Cosmas and Damian had been Christians from their childhood. The study of Hippocrates and Galen developed their love of God, whose invisible perfections they admired reflected in the magnificences of creation, and especially in the human body His palace and His temple. To them, science was a hymn of praise to their Creator, and the exercise of their art a sacred ministry; they served God in His suffering members, and watched over His human sanctuary, to preserve it from injury or to repair its ruins. Such a life of religious charity was fittingly crowned by the perfect sacrifice of martyrdom.
East and west vied with each other in paying homage to the Anargyres, as our saints were called on account of their receiving no fees for their services. Numerous churches were dedicated to them. The emperor Justinian embellished and fortified the obscure town of Cyrus out of reverence for their sacred relics there preserved; and about the same time, Pope Felix IV built a church in their honour in the Roman Forum, thus substituting the memory of the twin martyrs for that of the less happy brothers Romulus and Remus. Not long before this, St. Benedict had dedicated to Saints Cosmas and Damien his first monastery at Subiaco, now known as St. Scholastica’s. But Rome rendered the highest of all honours to the holy Arabian brethren, by placing their names, in preference to so many thousands of her own heroes, in the solemn litanies and on the sacred dyptichs of the Mass.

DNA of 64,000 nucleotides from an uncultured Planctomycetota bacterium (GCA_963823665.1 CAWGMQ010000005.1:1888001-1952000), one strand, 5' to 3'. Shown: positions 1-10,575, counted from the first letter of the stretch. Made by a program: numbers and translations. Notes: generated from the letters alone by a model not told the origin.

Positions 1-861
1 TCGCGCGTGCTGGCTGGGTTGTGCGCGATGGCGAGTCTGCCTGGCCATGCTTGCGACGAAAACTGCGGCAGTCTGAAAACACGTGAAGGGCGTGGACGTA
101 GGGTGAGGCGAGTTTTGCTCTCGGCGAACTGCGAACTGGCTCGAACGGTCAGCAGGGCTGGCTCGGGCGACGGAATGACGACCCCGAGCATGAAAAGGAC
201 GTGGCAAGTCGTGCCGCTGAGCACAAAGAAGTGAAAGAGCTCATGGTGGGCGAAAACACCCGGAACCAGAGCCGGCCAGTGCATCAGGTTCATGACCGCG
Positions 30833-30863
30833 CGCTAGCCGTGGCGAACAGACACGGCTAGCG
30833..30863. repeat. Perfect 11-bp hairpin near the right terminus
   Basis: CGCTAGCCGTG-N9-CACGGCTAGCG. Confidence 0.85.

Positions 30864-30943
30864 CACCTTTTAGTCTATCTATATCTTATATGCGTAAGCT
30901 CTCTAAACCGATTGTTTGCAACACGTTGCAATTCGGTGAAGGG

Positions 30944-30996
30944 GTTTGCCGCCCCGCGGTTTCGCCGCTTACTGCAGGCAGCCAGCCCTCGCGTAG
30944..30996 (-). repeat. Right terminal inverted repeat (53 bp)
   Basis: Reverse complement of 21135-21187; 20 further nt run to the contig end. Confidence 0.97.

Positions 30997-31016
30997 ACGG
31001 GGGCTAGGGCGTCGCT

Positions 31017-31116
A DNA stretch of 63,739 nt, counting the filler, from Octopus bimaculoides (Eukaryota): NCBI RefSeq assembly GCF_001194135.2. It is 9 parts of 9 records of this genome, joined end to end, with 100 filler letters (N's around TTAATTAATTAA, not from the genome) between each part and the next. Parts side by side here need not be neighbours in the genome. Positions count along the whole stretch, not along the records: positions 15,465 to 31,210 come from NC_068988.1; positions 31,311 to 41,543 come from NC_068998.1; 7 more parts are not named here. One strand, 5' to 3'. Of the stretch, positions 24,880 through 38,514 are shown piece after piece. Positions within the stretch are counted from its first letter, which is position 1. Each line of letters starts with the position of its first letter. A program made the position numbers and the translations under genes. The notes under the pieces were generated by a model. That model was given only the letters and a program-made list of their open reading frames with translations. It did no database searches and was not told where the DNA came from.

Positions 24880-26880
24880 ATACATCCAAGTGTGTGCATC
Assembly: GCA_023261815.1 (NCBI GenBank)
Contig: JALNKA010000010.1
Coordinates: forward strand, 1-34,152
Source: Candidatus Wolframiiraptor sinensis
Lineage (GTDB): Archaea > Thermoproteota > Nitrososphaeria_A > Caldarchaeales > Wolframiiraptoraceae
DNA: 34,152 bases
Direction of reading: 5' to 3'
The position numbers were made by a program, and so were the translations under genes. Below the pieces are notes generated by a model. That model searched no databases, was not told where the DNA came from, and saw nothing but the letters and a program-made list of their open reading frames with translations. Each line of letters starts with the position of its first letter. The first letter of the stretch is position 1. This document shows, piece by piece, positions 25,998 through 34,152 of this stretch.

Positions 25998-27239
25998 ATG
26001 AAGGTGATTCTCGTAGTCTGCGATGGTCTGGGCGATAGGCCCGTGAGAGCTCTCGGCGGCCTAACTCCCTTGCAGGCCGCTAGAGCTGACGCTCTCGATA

In the middle ages the physicians and surgeons banded together into confraternities, whose object was the sanctification of the members by common prayer, charity towards the destitute, and the accomplishment of all the duties of their important vocation for the greater glory of God and the greater good of suffering humanity. The Society of Saints Luke, Cosmas, and Damian [was] undertaken in France the renewal of these happy traditions.
The following is the Church’s account of the two brothers.